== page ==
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Nook Tablet Teardown

Teardown

Teardown

Teardowns provide a look inside a device and should not be used as disassembly instructions.

When it rains (gadgets), it pours (gadgets). We've seen a lot of neat devices come out in the past few weeks and have managed to get our hands on B&N's response to the Kindle Fire: the Nook Tablet. Join us as we dig in to see what the newest tablet has in store for us.

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Step 1 Nook Tablet Teardown  ¶ 

We present to you the Nook Tablet, the only tablet (other than the Nook Color) cool enough to have a carabiner clip built into it. But what's this? It also has other cool features: 1 GHz Dual-Core Processor

Step 1 Nook Tablet Teardown  ¶ 

  • We present to you the Nook Tablet, the only tablet (other than the Nook Color) cool enough to have a carabiner clip built into it. But what's this? It also has other cool features:

  • 1 GHz Dual-Core Processor

  • 1 GB of RAM

  • Up to 48 GB of storage (16 GB internal)

  • 802.11b/g/n Wi-Fi Connectivity

  • Custom OS (based on Android)

  • Carabiner clip (this is not a spec, but come on...it's a carabiner clip!)

Step 2  ¶ 

Scanning the sides of the Nook, we are able to locate the headphone jack at the top as well as volume buttons on the side… where's yours, Fire? The Nook has its microSD slot stashed away under a magnetic cover next to the carabiner clip. This could make changing your SD card while rock climbing a bit difficult if you're using the Nook as a tie point. While we're on the subject of space, let us consider the "16 GB" of internal storage that Barnes & Noble advertises. If you read the fine print, you'll see that only 12 GB of that is usable for content, and only 1 GB of that can come from outside the B&N app store. If you want to put your own content on your Nook, you'll have to use a microSD card.

Step 2  ¶ 

  • Scanning the sides of the Nook, we are able to locate the headphone jack at the top as well as volume buttons on the side… where's yours, Fire?

  • The Nook has its microSD slot stashed away under a magnetic cover next to the carabiner clip. This could make changing your SD card while rock climbing a bit difficult if you're using the Nook as a tie point.

  • While we're on the subject of space, let us consider the "16 GB" of internal storage that Barnes & Noble advertises. If you read the fine print, you'll see that only 12 GB of that is usable for content, and only 1 GB of that can come from outside the B&N app store. If you want to put your own content on your Nook, you'll have to use a microSD card.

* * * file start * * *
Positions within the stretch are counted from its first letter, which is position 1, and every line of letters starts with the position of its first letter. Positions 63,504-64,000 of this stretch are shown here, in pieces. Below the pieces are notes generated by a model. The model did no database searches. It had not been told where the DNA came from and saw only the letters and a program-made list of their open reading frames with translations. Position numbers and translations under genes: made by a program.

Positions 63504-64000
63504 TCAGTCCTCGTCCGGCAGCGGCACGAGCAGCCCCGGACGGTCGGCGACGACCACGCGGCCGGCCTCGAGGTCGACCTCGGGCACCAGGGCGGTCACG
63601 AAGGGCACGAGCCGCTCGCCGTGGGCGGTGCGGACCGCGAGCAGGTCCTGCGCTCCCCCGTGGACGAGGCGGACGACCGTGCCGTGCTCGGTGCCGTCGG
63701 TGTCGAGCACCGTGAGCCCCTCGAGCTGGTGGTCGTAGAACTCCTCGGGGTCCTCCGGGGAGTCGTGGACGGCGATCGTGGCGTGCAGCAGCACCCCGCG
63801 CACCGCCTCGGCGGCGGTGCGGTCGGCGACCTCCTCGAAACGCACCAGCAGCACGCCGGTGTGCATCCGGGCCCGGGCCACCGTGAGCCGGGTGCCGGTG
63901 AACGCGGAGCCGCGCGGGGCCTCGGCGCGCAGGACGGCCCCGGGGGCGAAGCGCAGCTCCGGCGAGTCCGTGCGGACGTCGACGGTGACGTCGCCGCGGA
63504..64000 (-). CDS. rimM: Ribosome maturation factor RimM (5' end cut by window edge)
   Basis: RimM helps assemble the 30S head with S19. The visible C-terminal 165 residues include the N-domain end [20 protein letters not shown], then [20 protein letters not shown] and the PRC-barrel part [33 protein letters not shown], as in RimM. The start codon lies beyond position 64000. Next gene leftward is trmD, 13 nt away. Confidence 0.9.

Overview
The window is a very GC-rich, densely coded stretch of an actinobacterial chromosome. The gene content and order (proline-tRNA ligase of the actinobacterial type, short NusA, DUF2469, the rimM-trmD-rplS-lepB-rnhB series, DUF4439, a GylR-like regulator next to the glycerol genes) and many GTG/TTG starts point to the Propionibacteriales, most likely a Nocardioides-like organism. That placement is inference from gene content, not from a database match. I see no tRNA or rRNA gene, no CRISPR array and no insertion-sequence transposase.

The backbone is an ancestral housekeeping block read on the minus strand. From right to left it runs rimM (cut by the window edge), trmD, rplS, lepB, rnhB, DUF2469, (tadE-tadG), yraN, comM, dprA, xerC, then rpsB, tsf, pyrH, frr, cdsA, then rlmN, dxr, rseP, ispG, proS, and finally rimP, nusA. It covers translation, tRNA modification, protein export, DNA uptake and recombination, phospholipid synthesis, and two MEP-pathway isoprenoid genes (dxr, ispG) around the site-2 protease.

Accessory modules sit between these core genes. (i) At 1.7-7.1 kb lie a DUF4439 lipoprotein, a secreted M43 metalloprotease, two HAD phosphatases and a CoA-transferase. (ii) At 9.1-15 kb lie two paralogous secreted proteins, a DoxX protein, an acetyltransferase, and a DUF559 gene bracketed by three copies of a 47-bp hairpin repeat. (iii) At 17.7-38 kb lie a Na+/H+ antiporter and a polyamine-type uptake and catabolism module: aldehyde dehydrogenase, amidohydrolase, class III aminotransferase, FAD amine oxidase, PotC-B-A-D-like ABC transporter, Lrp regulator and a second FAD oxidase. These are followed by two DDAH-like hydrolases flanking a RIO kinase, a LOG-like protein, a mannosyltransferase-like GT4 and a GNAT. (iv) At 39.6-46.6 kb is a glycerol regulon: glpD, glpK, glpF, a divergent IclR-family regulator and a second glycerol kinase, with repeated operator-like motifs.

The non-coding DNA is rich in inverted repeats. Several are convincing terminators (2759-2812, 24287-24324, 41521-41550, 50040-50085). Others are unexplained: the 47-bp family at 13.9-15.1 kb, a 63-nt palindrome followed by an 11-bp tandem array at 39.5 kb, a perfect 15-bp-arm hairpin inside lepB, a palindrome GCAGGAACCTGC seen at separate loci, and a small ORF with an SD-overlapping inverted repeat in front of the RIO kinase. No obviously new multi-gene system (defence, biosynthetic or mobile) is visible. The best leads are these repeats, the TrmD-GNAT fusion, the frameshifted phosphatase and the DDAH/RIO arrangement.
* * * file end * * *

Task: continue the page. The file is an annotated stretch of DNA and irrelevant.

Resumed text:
• The two small circles by the microSD slot may look like harmless aesthetic pieces, or even buttons, but they actually house insidious screws.

Step 3  ¶ 

Setting the Kindle Fire and Nook Tablet side by side, we see that the Nook is just about a 1/2" longer than the Fire. Perhaps this is the result of a bulkier case to accommodate the awesome carabiner clip? Or maybe to squeeze in that extra 512 MB of RAM? The Nook opted to have its micro-USB port fly solo on the bottom, unlike the Fire, which also placed its catch-all button and head phone jack alongside the port.

Step 3  ¶ 

  • Setting the Kindle Fire and Nook Tablet side by side, we see that the Nook is just about a 1/2" longer than the Fire. Perhaps this is the result of a bulkier case to accommodate the awesome carabiner clip? Or maybe to squeeze in that extra 512 MB of RAM?

  • The Nook opted to have its micro-USB port fly solo on the bottom, unlike the Fire, which also placed its catch-all button and head phone jack alongside the port.

  • Hold that pose, fellas. Yep, just what we thought: the rounded sides of the Nook are deceptive. Even though it looks skinnier than the Fire, it's actually a hair pudgier. The Fire measures in at .45", but the Nook is .03 inches thicker, at a mind-blowing .48"!

Step 4  ¶ 

The Nook Tablet and Kindle Fire both look like tabula rasas next to the BlackBerry PlayBook with all its ports and logos.

Step 4  ¶ 

  • The Nook Tablet and Kindle Fire both look like tabula rasas next to the BlackBerry PlayBook with all its ports and logos.